Can I contest the beneficiary on my father’s life insurance policy?

Get Legal Help Today

 Secured with SHA-256 Encryption

Can I contest the beneficiary on my father’s life insurance policy?

My father just recently passed and we are contacting all of his life insurance policies to report his death. My husband and I are finding that the older policies have his adopted daughter as the named beneficiary because originally when he named his beneficiary she was his POA and older than I was; she was instructed to divide the policy equally to each of his children (he has 3 other adopted children). In the last few years he has gotten ill my husband and I have taken care of him all of the other kids have since lost contact because they weren’t benefiting financially any longer.

Asked on July 1, 2011 under Insurance Law, Texas

Answers:

M.T.G., Member, New York Bar / FreeAdvice Contributing Attorney

Answered 10 years ago | Contributor

I am so sorry for your loss.  Yes, you can contest, as you call it, the distribution of the proceeds of a life insurance policy.  What will result, though, is that the insurance company will interplead the funds in to court and you will have to start litigation against your older sister to get the funds.  Now, here is the thing: a person can name whom ever they want as the beneficiary of life insurance proceeds.  The distribution is not included in the probate in court.  The proceeds are sent directly to the beneficiary after they fill out the required forms.  So what you need to di is to send a letter to the insurance company indicating that you are contesting the distribution of the proceeds to your older sister and requesting that the insurance company interplead the funds in to court.  Then get a lawyer.  Although you say that she is supposed to distribute the funds evenly you are going to have to prove that.  And if you are really saying that you want all of the funds because of the family circumstances, well, you need a good lawyer.  Good luck.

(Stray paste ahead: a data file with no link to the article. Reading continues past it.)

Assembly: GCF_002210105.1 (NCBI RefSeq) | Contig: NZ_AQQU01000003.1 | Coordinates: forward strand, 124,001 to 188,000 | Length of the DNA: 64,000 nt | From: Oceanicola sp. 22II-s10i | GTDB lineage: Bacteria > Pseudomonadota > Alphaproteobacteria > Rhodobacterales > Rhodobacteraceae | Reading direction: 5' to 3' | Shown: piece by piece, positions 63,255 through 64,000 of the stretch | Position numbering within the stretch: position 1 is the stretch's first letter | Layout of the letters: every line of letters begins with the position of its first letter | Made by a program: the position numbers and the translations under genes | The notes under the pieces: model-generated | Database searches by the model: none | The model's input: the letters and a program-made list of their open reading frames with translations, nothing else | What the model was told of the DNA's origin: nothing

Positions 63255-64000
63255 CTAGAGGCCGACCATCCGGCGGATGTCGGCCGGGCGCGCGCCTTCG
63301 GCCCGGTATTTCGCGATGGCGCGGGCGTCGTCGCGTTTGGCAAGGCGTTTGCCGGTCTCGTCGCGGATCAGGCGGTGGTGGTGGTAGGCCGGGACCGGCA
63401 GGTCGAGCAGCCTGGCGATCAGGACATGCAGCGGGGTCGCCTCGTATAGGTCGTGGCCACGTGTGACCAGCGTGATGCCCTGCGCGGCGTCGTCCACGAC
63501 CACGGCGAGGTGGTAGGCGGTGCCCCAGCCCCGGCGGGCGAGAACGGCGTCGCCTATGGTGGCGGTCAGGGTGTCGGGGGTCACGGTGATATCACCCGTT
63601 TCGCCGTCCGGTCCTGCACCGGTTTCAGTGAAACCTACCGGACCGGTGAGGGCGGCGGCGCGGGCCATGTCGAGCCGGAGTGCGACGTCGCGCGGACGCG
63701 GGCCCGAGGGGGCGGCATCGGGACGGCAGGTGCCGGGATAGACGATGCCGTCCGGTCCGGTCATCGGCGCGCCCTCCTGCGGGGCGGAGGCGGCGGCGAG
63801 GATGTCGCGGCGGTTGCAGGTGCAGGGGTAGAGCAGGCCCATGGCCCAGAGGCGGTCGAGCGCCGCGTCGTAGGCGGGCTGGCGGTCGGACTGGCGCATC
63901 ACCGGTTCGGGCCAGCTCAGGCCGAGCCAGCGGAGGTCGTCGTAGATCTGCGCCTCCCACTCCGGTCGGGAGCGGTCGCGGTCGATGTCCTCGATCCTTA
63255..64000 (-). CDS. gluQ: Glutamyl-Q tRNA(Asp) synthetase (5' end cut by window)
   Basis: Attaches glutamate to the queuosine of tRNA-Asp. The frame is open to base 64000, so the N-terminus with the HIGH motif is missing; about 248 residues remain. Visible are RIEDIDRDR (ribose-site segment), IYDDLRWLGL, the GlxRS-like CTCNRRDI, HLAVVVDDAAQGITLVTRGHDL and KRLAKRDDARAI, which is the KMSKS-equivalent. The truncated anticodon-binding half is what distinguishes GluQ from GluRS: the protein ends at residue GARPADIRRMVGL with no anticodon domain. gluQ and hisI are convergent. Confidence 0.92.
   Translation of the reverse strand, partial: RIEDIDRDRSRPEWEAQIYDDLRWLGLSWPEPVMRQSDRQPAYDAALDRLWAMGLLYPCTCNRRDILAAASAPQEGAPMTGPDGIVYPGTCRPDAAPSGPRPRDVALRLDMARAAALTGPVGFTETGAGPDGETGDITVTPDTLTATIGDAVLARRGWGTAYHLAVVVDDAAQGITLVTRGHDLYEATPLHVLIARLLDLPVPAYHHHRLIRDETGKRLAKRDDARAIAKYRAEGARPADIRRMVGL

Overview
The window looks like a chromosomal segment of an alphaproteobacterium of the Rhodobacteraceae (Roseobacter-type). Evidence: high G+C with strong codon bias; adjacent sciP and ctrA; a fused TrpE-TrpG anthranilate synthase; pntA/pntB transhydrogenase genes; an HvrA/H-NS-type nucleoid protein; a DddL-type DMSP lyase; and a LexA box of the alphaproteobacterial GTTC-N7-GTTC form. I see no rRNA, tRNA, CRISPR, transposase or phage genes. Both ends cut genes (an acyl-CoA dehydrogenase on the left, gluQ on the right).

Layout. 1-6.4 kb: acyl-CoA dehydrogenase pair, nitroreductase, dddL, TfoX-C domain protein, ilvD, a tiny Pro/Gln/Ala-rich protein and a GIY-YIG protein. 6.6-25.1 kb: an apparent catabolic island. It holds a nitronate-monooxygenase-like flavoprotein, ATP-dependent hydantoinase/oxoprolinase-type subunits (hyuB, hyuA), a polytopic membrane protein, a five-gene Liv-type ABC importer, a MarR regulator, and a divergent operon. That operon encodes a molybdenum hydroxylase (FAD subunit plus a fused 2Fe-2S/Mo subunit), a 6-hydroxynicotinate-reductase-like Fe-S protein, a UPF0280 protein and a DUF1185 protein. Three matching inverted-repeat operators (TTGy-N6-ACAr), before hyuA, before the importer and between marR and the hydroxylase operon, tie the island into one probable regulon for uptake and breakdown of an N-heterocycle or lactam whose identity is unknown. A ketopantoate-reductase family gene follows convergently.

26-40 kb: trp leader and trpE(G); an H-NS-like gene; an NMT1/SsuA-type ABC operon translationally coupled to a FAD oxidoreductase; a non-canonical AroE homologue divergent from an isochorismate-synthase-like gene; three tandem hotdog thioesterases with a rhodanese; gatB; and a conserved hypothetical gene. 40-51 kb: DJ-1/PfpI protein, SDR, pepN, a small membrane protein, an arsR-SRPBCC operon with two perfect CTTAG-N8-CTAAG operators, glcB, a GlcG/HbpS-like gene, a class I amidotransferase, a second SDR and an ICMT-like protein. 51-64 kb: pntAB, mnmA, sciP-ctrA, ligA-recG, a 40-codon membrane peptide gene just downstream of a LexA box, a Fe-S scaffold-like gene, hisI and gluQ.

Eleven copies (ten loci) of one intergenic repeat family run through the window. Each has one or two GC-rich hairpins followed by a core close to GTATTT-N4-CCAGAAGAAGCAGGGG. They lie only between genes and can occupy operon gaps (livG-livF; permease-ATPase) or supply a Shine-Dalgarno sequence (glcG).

IMPORTANT NOTICE: The Answer(s) provided above are for general information only. The attorney providing the answer was not serving as the attorney for the person submitting the question or in any attorney-client relationship with such person. Laws may vary from state to state, and sometimes change. Tiny variations in the facts, or a fact not set forth in a question, often can change a legal outcome or an attorney's conclusion. Although AttorneyPages.com has verified the attorney was admitted to practice law in at least one jurisdiction, he or she may not be authorized to practice law in the jurisdiction referred to in the question, nor is he or she necessarily experienced in the area of the law involved. Unlike the information in the Answer(s) above, upon which you should NOT rely, for personal advice you can rely upon we suggest you retain an attorney to represent you.

Get Legal Help Today

Find the right lawyer for your legal issue.

 Secured with SHA-256 Encryption